She earned her bachelor’s in physical education and health from the University of Delaware and her M.S. in health and sports science with an emphasis in cardiac rehabilitation from Wake Forest University.
Davis earned her doctorate in exercise physiology from the University of Virginia.
At ESU, Davis developed a doctorate in health sciences. She also serves as the coordinator of the program.
Davis also developed the Master of Science program in exercise science.
Perhaps most importantly, Davis has been the chair of the Institutional Review Board at ESU since 2001.
Further, Davis has secured over $500,000 in grant money for her research.
She also served briefly as the Interim Dean of Health Sciences.
Davis has a prolific publication record to her resume. She has over 70 refereed publications that she has co-authored with a variety of scholars.
Her research interests include weight maintenance strategies and training and nutrition knowledge.
Her latest article was published in 2019 and was called “Upper Body Training Methods and Their Effect on Lower Body Performance Tests.”
Davis has authored five book reviews and delivered 45 presentations delivered at professional conferences and served as a peer reviewer at two prestigious scholarly journals.
She also regularly advises NCAA Division I teams on educating student-athletes to eat for performance.
“In essence, through her teaching of nine undergraduate courses, 13 graduate courses and three doctoral courses, her dynamism and organization continue to be integral to the conferral of three levels of degrees here at ESU,” McKenzie said.
“When there is a discussion going on at this university and you are in the room, we know it.”
“The energy that you bring brings the discussion to focus on what’s best for everybody, and that energy is something that we are all are of.”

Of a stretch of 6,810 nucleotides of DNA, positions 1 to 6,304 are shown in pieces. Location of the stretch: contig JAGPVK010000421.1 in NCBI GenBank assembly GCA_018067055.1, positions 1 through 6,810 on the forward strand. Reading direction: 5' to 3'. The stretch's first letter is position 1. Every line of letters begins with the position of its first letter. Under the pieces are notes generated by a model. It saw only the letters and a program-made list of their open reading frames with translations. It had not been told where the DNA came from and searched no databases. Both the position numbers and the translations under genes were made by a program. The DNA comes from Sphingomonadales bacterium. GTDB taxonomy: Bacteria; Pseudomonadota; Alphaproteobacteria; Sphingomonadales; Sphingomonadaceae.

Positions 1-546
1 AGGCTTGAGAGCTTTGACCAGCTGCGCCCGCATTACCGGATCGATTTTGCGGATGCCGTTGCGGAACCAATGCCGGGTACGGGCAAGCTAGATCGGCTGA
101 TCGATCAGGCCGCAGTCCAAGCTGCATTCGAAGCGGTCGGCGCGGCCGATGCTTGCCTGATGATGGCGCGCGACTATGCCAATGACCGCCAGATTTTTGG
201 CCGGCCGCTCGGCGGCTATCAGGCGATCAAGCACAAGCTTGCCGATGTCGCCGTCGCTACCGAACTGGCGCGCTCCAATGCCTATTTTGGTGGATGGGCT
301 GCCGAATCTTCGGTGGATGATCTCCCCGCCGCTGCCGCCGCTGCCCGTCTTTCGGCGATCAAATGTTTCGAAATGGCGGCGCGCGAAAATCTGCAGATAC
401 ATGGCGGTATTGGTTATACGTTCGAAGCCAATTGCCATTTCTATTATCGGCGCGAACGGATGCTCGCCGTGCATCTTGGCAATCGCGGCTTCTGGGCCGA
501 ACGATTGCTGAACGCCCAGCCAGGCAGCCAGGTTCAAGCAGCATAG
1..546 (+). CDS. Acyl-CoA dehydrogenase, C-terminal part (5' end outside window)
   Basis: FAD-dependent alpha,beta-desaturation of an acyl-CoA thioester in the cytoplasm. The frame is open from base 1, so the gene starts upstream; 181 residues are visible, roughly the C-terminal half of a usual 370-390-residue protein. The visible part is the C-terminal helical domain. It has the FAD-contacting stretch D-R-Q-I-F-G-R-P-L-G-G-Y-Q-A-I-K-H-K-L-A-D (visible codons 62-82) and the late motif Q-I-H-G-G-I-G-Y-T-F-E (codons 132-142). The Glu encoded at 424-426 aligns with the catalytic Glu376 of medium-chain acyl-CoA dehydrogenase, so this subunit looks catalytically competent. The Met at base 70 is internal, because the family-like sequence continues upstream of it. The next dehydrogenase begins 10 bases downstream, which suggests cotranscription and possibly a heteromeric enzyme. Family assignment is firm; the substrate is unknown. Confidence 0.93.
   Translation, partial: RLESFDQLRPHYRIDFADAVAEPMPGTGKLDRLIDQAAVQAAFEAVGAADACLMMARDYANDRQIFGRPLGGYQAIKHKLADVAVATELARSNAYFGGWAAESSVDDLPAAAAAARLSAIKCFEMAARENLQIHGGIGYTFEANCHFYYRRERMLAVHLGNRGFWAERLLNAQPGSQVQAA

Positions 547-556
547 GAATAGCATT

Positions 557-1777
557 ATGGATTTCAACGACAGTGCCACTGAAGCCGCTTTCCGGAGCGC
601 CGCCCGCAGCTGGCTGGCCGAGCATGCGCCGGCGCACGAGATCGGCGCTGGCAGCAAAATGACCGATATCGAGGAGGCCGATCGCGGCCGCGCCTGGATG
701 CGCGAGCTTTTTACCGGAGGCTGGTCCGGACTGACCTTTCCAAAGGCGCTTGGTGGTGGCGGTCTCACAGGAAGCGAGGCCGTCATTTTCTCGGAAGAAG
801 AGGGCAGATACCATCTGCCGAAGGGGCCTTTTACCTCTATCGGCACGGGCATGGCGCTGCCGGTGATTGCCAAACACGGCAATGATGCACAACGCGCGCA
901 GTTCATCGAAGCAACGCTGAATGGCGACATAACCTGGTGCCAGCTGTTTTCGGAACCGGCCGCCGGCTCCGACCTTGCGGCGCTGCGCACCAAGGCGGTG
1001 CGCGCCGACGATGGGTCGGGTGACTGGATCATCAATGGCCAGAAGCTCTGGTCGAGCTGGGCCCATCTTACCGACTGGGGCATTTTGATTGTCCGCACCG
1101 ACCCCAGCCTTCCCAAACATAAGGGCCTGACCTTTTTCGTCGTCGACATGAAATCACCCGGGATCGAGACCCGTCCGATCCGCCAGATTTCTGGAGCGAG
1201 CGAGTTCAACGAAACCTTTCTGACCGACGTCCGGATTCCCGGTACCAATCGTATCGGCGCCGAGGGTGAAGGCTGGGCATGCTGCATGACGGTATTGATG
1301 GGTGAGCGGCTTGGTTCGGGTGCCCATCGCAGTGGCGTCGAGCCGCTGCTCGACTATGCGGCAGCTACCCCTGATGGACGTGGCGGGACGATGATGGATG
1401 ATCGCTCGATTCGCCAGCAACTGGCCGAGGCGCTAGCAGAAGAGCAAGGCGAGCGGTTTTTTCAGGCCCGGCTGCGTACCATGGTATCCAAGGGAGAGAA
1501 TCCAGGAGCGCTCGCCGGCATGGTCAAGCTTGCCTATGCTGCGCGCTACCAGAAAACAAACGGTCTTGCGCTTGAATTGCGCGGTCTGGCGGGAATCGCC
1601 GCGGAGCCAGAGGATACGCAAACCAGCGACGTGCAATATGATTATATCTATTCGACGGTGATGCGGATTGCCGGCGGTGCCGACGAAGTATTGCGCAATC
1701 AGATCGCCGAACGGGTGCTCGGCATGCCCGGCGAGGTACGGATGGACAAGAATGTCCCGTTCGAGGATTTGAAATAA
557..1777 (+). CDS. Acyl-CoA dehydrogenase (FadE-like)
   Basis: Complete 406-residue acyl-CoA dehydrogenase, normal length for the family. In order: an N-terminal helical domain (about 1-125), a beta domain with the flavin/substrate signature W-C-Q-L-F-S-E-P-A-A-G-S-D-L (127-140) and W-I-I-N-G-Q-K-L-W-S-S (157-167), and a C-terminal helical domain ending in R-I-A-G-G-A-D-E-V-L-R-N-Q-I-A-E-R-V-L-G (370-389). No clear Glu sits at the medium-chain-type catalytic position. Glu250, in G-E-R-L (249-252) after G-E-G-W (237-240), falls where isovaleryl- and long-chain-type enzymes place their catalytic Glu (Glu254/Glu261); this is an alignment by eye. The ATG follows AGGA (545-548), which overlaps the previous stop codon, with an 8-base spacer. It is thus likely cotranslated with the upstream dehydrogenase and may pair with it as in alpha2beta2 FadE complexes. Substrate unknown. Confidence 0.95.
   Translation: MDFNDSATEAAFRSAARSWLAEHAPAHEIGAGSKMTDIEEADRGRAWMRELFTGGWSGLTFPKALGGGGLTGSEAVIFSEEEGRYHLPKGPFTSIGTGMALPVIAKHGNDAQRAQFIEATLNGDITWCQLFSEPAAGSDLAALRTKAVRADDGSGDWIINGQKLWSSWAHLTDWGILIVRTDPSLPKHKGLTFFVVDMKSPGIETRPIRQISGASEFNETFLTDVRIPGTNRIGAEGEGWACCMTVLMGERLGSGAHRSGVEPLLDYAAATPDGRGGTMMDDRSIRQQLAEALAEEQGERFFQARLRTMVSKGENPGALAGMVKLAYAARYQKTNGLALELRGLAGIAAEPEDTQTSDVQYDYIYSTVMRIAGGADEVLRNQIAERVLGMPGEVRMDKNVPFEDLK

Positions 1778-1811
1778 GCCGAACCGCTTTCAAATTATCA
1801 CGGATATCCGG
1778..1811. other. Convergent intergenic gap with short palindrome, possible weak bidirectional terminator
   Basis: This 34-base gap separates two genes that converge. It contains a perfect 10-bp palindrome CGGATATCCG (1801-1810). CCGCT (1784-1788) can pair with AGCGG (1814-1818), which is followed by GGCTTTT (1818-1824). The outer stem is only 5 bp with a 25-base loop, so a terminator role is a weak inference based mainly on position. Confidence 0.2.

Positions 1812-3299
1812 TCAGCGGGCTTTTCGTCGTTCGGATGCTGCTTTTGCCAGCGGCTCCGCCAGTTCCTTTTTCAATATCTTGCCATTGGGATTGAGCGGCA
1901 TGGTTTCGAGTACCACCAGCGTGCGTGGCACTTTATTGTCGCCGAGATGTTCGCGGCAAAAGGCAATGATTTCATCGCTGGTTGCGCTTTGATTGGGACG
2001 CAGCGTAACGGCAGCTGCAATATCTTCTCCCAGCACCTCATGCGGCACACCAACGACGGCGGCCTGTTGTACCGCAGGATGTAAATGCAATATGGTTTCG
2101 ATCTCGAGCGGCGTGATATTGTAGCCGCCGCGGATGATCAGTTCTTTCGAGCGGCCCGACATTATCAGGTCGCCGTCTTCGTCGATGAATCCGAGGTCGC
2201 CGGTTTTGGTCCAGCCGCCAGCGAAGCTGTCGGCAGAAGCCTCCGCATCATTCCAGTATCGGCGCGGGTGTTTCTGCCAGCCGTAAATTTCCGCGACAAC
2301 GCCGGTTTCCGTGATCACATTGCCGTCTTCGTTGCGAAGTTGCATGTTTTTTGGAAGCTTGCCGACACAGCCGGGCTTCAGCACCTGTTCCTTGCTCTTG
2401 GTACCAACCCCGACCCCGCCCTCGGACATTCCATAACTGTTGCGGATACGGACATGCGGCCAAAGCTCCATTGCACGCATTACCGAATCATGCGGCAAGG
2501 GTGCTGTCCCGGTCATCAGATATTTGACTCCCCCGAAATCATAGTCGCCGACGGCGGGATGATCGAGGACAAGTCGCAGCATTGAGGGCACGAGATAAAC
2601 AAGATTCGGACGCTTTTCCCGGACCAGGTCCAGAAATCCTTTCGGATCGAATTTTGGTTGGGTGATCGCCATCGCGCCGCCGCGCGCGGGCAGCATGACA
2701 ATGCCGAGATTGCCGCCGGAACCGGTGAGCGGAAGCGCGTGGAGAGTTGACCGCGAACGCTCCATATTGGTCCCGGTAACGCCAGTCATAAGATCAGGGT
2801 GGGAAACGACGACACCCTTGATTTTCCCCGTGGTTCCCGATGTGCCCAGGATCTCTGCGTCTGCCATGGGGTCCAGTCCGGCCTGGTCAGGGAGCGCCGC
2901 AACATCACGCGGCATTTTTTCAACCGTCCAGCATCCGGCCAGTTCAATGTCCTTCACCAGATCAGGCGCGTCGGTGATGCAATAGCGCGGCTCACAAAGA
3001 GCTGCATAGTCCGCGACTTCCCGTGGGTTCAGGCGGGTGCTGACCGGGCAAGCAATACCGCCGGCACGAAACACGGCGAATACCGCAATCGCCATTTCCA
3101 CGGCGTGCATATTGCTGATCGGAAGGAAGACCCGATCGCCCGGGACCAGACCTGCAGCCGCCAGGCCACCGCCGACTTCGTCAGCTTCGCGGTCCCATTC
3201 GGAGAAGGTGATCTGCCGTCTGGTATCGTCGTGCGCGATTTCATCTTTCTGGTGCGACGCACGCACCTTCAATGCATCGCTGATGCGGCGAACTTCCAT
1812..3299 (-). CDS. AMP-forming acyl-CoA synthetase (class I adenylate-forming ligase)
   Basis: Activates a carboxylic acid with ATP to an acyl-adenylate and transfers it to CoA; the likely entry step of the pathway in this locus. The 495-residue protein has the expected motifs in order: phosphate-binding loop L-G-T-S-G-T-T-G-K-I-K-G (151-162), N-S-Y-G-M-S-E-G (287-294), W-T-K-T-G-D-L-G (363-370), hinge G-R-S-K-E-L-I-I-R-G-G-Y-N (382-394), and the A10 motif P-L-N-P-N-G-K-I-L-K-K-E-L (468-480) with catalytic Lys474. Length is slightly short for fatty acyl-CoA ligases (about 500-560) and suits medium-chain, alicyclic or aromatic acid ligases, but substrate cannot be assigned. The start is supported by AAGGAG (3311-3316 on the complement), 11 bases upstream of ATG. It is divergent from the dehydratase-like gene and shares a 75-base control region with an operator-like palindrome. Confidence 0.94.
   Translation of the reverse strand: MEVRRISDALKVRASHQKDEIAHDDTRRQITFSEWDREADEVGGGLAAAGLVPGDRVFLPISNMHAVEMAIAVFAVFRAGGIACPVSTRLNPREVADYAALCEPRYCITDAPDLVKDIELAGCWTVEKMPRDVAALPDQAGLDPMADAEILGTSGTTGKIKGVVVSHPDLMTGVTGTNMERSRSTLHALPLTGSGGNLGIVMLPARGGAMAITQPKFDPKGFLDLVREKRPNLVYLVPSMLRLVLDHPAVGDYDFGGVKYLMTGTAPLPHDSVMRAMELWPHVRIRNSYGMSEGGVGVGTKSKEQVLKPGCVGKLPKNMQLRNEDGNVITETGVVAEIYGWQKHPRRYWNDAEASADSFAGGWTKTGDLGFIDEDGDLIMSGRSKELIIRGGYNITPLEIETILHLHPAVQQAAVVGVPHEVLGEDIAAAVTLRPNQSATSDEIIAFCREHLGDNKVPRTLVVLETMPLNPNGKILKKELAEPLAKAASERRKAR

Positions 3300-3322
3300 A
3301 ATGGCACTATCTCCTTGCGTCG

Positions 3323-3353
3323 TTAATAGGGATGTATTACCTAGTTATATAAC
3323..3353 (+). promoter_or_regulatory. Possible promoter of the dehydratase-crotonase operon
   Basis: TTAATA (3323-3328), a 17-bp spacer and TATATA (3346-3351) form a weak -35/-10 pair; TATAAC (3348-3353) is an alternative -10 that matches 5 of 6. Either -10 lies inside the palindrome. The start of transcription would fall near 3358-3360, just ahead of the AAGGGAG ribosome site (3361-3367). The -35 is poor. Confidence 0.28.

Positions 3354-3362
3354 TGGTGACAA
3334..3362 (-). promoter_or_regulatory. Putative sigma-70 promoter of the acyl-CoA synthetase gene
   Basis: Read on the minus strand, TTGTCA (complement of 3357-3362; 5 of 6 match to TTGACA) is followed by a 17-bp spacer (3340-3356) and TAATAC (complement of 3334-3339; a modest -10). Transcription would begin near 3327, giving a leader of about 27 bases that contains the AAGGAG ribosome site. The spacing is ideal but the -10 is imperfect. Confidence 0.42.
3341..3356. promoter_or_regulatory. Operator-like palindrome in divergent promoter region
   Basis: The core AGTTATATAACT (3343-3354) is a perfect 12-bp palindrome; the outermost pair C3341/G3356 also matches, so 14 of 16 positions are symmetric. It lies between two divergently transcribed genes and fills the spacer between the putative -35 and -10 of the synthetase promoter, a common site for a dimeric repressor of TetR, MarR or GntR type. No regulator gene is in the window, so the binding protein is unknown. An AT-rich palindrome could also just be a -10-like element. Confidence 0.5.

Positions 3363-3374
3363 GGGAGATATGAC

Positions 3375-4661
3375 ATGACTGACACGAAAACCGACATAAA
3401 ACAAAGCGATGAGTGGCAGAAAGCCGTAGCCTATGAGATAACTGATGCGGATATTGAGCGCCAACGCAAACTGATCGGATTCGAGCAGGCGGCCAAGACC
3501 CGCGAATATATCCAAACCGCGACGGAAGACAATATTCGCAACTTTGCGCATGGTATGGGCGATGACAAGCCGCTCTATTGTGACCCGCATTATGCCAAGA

A large standing ovation greeted Davis as she stepped onto the podium.
“Both large events and small events have guided me here both personally and professionally. Three of those events, in particular, have been embedded here in my time with the university,” Davis said.
Davis said that the first event happened 20 years ago. It was 9/11.
“Our lives changed that day, and it would never be the same,” Davis said.
Davis said that the second event was Hurricane Sandy in 2012.
Davis said that Koehler Fieldhouse became a shelter for those displaced by the hurricane.
All they had were the shirts on their backs, but Davis was stunned by their raw gratitude to the university.
The third event has been the pandemic.
Those three events have led her to formulate the five guiding principles of her life.
Five: Embrace the possibility of failure.
Davis said that she was proud of how she has handled adversity.
Four: Play to your strengths.
As an educator, Davis sees her job as enhancing her student’s toolbelt.
“Figure out what you are good at, take the step and make an impact,” Davis said.
Three: surround yourself with good people.
Davis said that she hit the jackpot with that at ESU.
Second: don’t ever be satisfied.
Davis said that she still gets nervous on the first day of school.
“It’s not like I’ve never been there before. But I want to do it better,” Davis said.
One: remember why we’re here, who we serve and the impact we have.
Long returned to deliver some closing remarks about each professor.
“I recognize and know that you have earned much respect from your faculty, colleagues and administrators.”
“I know that you are also faculty members that our students look up to as they navigate their studies while at ESU and for many, even after they graduate.”